How popularity – and lack of popularity – determines the choices we make.
In everyday judgments and decisions, our brains are susceptible to various fallacies known to social psychologists as cognitive biases. Among these is the bandwagon effect. It refers to a behavioral phenomenon whereby people tend to do something primarily because other people are doing it. Originally a political term referring to the tendency of voters to align themselves with the largest and most successful campaign, the bandwagon effect explains how trends and fads spread among people. If a trend appears to be accepted by a majority of people, others will literally “jump on the bandwagon” or else miss out on the fun.
The bandwagon effect has wide implications. For one it is commonly seen in consumer behavior, fed by the notion that if others are buying a product or service, it must be good. A marketing approach that leverages bandwagon effects seeks to increase the popularity of a product or service. Executed effectively, even the illusion of popularity has the potential to attract “unsuspecting” consumers, thereby leading to a ripple effect and higher demand as more and more people are swayed.
Bandwagon effects lie at the heart of modern-day phenomena such as social media sharing, user reviews or viral marketing. Because the likelihood of going along with others is greatly increased as more and more people express their support, bandwagon behavior has also been labeled, in a more pejorative sense, "herd mentality". However, as with all heuristics applied to decision making, the bandwagon effect should not necessarily be considered irrational. Concepts such as collective intelligence or “safety in numbers” suggest the opposite.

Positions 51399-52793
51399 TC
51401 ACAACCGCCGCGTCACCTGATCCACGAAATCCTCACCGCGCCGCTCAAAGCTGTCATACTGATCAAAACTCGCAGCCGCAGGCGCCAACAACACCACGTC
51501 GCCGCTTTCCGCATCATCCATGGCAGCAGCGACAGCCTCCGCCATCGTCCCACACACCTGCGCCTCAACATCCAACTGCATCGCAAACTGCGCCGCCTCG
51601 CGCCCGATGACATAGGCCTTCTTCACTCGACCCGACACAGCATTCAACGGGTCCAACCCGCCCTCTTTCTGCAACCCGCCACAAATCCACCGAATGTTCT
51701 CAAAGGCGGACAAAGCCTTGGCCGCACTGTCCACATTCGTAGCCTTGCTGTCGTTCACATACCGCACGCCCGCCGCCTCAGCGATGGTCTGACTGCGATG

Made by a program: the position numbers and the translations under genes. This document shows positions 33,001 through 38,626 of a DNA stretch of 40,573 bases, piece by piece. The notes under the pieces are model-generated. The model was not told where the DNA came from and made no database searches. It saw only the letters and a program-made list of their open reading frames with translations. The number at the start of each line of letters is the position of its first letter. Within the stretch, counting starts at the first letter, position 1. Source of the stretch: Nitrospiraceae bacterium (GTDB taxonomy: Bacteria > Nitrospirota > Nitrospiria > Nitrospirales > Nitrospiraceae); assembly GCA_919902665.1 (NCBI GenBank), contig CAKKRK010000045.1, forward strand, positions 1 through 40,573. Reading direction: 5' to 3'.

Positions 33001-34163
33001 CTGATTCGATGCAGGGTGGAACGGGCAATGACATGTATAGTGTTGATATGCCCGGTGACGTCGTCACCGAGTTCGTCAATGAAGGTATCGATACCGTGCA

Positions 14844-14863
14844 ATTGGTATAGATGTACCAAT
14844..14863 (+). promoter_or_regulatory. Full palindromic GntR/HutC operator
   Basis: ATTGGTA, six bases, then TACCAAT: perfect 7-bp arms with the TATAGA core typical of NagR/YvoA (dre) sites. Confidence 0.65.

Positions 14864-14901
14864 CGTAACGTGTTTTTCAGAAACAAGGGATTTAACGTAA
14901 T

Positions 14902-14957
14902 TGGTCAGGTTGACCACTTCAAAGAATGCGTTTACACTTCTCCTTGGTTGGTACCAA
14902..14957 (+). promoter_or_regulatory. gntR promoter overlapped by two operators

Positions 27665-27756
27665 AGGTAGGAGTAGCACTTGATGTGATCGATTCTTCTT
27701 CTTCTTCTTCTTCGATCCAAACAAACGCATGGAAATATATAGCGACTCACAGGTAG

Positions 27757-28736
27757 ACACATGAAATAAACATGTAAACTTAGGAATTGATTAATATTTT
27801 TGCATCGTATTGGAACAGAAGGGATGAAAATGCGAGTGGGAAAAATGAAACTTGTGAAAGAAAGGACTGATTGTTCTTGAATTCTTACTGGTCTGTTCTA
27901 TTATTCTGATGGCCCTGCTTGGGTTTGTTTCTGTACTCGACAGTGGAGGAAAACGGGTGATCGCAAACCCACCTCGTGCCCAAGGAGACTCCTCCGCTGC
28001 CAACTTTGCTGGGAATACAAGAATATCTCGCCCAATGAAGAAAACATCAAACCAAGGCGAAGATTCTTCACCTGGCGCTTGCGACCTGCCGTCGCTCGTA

Making decisions based on what other people do is a behavioral phenomenon that psychologists call social proof. This third-party validation can be a very powerful motivator, especially in in ambiguous situations. Also known as informational social influence, the principle of social proof can help correct an informational asymmetry or offer guidance in situations where a surplus of options or information make decisions difficult.
Bandwagon behavior has been attributed to a wide variety of phenomena, for example the growth of asset bubbles during bull markets. Research in the area of labor markets is now suggesting that recruitment decisions can be influenced by social proof or bandwagon heuristics. An experiment with fictitious job candidates applying for the same job demonstrated that candidates who were unemployed for a longer period of time were less likely to be contacted by potential employers than candidates in employment – despite similar backgrounds, education and experience. In fact, the longer a candidate was jobless, the less probable he would be considered for a position. One possible explanation is the bandwagon effect: Employers may be reluctant to hire someone others have already passed over.
Although it might not be the only cause of long-term unemployment, riding the bandwagon can explain why it has become a self-fulfilling phenomenon, particularly in competitive labor markets where too much information on too many qualified candidates make the recruiter’s job increasingly difficult.